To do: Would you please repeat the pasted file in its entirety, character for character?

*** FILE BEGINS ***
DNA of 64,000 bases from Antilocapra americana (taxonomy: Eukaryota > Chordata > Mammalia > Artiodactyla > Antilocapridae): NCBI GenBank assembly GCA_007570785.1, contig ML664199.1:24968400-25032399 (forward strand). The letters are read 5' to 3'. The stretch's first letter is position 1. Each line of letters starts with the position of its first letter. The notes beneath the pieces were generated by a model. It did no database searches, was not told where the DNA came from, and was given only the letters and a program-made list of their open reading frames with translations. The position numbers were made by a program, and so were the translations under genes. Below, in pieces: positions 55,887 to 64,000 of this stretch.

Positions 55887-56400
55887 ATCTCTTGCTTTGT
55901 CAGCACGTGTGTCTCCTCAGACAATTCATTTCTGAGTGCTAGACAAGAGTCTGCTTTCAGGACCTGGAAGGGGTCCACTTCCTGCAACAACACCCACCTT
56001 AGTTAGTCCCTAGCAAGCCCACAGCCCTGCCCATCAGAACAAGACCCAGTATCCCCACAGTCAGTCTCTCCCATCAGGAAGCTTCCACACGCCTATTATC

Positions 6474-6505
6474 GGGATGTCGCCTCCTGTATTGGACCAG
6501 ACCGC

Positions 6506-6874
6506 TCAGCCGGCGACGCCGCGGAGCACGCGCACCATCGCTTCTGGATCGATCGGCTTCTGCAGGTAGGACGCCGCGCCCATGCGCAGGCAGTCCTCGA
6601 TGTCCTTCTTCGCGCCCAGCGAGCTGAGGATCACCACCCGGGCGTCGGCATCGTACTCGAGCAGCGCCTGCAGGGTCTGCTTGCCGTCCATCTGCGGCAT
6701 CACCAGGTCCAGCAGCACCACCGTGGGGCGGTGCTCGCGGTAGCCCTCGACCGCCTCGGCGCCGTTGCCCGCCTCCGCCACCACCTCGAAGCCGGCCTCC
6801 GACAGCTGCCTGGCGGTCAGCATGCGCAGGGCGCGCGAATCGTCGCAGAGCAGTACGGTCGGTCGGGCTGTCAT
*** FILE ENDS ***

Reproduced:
DNA of 64,000 bases from Antilocapra americana (taxonomy: Eukaryota > Chordata > Mammalia > Artiodactyla > Antilocapridae): NCBI GenBank assembly GCA_007570785.1, contig ML664199.1:24968400-25032399 (forward strand). The letters are read 5' to 3'. The stretch's first letter is position 1. Each line of letters starts with the position of its first letter. The notes beneath the pieces were generated by a model. It did no database searches, was not told where the DNA came from, and was given only the letters and a program-made list of their open reading frames with translations. The position numbers were made by a program, and so were the translations under genes. Below, in pieces: positions 55,887 to 64,000 of this stretch.

Positions 55887-56400
55887 ATCTCTTGCTTTGT
55901 CAGCACGTGTGTCTCCTCAGACAATTCATTTCTGAGTGCTAGACAAGAGTCTGCTTTCAGGACCTGGAAGGGGTCCACTTCCTGCAACAACACCCACCTT
56001 AGTTAGTCCCTAGCAAGCCCACAGCCCTGCCCATCAGAACAAGACCCAGTATCCCCACAGTCAGTCTCTCCCATCAGGAAGCTTCCACACGCCTATTATC

Positions 6474-6505
6474 GGGATGTCGCCTCCTGTATTGGACCAG
6501 ACCGC

Positions 6506-6874
6506 TCAGCCGGCGACGCCGCGGAGCACGCGCACCATCGCTTCTGGATCGATCGGCTTCTGCAGGTAGGACGCCGCGCCCATGCGCAGGCAGTCCTCGA
6601 TGTCCTTCTTCGCGCCCAGCGAGCTGAGGATCACCACCCGGGCGTCGGCATCGTACTCGAGCAGCGCCTGCAGGGTCTGCTTGCCGTCCATCTGCGGCAT
6701 CACCAGGTCCAGCAGCACCACCGTGGGGCGGTGCTCGCGGTAGCCCTCGACCGCCTCGGCGCCGTTGCCCGCCTCCGCCACCACCTCGAAGCCGGCCTCC
6801 GACAGCTGCCTGGCGGTCAGCATGCGCAGGGCGCGCGAATCGTCGCAGAGCAGTACGGTCGGTCGGGCTGTCAT